Thoughts on the Community Budget pilots

The Government has today announced the fourteen areas that will pioneer new Community Budgets.

This announcement is good news today for everyone involved.  Congratulations to all the councils who will have the opportunity to develop new approaches that could save money and improve services.  The variety of bids put forward by local government to address key challenges, such as helping people back to work or working with troubled families, show the ambition of councils to innovate.

Now we want to see the government go further in two ways: firstly be extending community budgeting to every council, and secondly by bringing Whitehall fully behind pooled budgets and joint working, ending decades of silo mentality.

Community Budgets will let councils, boroughs or neighbourhoods team up with all public services in their patch to combine resources into a single locally coordinated ‘pool and save’ pot with greater local control of improved services for local people.

More information on the Community Budget pilots is available on the Department for Communities and Local Government website.

DCLG have also release further details on the four ‘Whole-Place’ Community Budget Pilot plans:

  • Greater Manchester aims to use joint investment from a range of partners to reduce levels of dependency and support growth critical to creating 56,000 private sector jobs over the next four years. They will use local evidence to decide how best to address cross cutting priorities like unemployment, low skills and dependency to support early intervention. This will result in a greater efficiency and public spending savings.
  • Cheshire West and Chester plan to review over 150 local services that have the potential to pool a single budget of £3-4 billion. They will make neighbourhoods safer and cleaner. Create new opportunities for jobs and learning as part of a ‘better deal’ for unemployed people. A first class children’s centre will be at the heart of the community plus help for older residents to lead independent lives.
  • West London – Hammersmith & Fulham, Kensington & Chelsea, and Westminster – have put together a ‘Tri-Government Guarantee’, setting out their targets these include making sure every young person under 25 has a job or is in training or education; 80 per cert of children across the three boroughs achieve five A*-C grade GCSEs; access to high-quality affordable housing. The pilot will involve radically redesigning services and aligning funding in a number of key areas over the next 12 months.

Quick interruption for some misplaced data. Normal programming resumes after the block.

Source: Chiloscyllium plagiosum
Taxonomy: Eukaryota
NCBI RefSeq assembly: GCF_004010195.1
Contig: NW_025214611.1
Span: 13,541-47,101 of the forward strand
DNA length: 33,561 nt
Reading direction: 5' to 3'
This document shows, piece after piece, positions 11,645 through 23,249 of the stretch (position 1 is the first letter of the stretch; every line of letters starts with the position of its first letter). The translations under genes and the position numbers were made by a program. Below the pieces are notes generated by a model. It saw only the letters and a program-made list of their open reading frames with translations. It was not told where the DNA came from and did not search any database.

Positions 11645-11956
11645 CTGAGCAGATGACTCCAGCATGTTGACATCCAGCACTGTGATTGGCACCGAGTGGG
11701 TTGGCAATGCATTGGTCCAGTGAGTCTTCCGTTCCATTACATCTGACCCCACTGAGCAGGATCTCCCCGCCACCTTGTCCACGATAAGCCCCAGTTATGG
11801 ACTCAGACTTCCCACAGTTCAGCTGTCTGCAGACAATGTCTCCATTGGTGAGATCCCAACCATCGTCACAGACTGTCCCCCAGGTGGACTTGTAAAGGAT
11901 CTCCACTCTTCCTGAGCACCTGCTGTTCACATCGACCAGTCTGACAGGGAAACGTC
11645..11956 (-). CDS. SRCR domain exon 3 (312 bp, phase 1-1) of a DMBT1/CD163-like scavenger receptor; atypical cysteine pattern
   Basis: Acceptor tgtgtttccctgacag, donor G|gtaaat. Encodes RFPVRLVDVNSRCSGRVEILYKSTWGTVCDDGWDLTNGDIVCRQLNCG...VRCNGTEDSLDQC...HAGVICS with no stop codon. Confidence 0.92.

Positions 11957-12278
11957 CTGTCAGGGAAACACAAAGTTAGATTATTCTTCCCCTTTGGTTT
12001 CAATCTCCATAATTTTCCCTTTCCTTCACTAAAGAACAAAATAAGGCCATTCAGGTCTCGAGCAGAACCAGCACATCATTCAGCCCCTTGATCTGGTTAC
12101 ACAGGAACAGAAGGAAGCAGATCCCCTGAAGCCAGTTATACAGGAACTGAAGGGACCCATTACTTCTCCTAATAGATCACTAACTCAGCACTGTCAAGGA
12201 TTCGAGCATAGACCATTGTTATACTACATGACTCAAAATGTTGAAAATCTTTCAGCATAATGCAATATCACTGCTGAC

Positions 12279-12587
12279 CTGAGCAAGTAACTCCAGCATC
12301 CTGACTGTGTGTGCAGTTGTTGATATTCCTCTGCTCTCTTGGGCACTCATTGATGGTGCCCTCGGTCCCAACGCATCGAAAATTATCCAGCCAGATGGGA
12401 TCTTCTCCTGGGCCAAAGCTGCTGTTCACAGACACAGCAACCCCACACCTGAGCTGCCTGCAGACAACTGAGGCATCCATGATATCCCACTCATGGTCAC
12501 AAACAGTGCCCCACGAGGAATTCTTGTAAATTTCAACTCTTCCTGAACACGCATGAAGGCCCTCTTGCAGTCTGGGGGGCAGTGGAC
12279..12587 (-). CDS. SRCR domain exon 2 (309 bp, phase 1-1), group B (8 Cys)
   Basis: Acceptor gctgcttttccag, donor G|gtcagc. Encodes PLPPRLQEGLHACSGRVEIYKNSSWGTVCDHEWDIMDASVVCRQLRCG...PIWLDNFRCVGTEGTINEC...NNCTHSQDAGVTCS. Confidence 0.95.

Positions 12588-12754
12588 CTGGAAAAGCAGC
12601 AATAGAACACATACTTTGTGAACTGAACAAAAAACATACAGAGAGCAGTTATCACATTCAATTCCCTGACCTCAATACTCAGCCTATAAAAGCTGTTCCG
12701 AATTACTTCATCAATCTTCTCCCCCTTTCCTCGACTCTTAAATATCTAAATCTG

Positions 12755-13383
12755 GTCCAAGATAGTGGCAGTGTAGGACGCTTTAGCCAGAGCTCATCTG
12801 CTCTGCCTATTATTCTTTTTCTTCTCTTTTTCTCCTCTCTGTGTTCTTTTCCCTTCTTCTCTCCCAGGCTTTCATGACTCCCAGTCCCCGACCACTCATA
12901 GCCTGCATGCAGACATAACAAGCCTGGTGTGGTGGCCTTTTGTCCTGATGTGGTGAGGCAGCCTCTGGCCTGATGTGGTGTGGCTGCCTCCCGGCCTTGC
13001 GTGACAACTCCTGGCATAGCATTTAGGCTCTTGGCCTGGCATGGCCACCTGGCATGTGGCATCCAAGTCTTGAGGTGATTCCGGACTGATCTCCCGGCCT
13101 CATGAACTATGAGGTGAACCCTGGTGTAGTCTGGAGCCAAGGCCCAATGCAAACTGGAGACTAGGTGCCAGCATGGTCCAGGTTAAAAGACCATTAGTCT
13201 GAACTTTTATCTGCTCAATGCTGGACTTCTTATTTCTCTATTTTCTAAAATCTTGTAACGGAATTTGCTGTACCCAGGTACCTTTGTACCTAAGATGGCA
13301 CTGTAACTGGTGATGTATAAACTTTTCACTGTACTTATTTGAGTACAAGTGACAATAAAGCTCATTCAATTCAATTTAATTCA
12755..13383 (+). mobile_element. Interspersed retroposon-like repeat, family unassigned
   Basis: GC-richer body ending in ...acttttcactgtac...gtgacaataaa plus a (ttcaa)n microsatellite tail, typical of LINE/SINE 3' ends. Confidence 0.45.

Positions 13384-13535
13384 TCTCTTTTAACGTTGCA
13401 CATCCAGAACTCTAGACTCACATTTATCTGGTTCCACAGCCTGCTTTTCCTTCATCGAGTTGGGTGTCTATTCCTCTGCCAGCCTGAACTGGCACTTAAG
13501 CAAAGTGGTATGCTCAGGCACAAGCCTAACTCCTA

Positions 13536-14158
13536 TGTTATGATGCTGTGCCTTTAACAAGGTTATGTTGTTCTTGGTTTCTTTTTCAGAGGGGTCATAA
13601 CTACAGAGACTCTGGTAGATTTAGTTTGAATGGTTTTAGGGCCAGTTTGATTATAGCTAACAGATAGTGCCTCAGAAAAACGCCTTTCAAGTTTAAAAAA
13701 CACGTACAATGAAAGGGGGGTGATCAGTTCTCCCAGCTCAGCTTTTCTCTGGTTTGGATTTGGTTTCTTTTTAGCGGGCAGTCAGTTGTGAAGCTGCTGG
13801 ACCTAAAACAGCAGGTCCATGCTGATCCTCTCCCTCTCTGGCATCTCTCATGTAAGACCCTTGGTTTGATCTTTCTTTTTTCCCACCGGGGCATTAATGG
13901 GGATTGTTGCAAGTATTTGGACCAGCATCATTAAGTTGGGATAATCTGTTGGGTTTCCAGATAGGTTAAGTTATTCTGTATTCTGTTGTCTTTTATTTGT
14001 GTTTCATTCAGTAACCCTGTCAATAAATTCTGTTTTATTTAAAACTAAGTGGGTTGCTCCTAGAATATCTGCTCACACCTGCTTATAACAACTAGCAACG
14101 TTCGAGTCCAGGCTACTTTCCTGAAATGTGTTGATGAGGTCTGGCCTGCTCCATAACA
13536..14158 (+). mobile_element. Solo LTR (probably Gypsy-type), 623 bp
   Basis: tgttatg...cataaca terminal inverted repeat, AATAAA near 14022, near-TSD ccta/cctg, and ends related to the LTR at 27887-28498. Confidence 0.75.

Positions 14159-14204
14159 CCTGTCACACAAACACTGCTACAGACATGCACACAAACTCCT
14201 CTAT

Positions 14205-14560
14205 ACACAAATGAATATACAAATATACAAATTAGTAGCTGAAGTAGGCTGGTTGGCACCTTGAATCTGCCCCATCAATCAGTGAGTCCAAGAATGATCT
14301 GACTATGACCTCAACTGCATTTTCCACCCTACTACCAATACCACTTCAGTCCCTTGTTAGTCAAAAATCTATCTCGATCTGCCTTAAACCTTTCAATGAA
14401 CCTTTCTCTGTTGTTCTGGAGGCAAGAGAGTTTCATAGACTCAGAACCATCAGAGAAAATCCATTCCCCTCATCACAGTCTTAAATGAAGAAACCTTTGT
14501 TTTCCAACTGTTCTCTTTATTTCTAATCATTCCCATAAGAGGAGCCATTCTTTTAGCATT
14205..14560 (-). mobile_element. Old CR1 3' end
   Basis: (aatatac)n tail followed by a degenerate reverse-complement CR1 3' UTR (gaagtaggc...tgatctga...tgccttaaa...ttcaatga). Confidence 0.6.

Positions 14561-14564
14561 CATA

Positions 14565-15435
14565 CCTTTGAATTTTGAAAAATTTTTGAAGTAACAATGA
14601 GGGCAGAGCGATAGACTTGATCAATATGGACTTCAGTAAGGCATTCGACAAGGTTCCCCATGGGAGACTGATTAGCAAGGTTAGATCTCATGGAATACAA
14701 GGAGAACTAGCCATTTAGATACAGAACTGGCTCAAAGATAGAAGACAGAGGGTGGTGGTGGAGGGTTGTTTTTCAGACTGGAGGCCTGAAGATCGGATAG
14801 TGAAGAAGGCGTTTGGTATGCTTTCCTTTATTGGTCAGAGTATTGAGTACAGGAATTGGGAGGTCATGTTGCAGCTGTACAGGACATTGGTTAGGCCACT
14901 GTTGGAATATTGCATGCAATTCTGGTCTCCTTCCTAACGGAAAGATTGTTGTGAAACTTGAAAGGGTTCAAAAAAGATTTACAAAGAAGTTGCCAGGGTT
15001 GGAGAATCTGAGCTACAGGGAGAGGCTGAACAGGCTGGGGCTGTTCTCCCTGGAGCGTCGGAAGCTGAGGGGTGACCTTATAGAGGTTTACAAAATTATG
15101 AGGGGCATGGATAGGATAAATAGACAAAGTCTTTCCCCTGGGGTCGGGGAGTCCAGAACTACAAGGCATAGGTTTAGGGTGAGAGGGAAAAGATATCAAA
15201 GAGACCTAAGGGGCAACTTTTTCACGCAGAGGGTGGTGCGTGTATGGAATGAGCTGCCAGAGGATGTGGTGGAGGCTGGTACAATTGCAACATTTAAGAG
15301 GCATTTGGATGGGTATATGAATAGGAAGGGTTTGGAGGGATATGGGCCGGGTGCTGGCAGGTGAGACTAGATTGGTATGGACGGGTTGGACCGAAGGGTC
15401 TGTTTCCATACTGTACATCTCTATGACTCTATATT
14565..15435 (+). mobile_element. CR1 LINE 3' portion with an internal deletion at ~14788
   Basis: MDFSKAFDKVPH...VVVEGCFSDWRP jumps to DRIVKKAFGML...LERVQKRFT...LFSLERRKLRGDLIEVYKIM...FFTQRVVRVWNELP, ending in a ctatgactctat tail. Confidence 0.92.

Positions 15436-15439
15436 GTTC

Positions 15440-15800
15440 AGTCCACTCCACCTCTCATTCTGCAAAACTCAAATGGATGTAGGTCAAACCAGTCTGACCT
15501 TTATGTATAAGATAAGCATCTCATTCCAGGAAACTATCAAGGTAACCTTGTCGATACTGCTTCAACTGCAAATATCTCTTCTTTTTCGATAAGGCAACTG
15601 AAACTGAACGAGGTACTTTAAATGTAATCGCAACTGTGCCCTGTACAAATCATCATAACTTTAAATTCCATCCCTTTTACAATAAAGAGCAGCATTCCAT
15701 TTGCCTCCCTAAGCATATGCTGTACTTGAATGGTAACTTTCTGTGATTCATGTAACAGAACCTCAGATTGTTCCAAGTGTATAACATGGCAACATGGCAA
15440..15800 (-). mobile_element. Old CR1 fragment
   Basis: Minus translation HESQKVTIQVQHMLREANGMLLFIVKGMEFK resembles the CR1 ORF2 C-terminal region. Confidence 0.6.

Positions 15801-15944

• Essex will encourage residents to play a greater role in their community and in helping to shape good value public services. Any savings delivered could be reinvested back into prevention and early intervention, not handed back to the Treasury. Local priorities include health and social care, skills for young people, economic growth and community safety.

More details on the Neighbourhood level Community Budget Plans:

  • Hammersmith & Fulham (White City) want to integrate neighbourhood service budgets including welfare, crime, social care and ‘clean/green’.
  • Tower Hamlets (Poplar Harca) want their neighbourhood services to include support for local enterprise with more spent on services than bureaucracy.
  • Bradford Trident will co-commission parish functions, health and unemployment services with youth and sports centres run by a social enterprise.
  • Tunbridge Wells (Sherwood) aims to devolve all appropriate service funding to a resident led trust.
  • Kingston (Norbiton) will extend Local Integrated Services to all neighbourhood funds looking at housing, policing and community engagement.
  • Haverhill will devolve a pooled budget to the ‘One Haverhill’ partnership. This will embed local knowledge and community influence over services.
  • Birmingham (Balshall Heath, Shard End, Castle Vale) want the pilots to become a catalyst for more pooled budgets focused on prevention. Balsall Heath Forum and Shard End will be community led approaches while Castle Vale Community Partnership will be housing association led.
  • Westminster (Queens Park) will create a Recovery and Early Action Partnership to bring all relevant services and residents in the neighbourhood together to focus on families at risk.
  • North Devon DC (Ilfracombe) will create shadow accounts in “Virtual bank” as the first step to co-commissioning, before moving to budgetary control. It will look at neighbourhood services, libraries and highways.
  • Newcastle (Cowgate, Kenton Bar, Montague) will broker agreements so ward committees can invest in family-support services delivered by a community enterprise.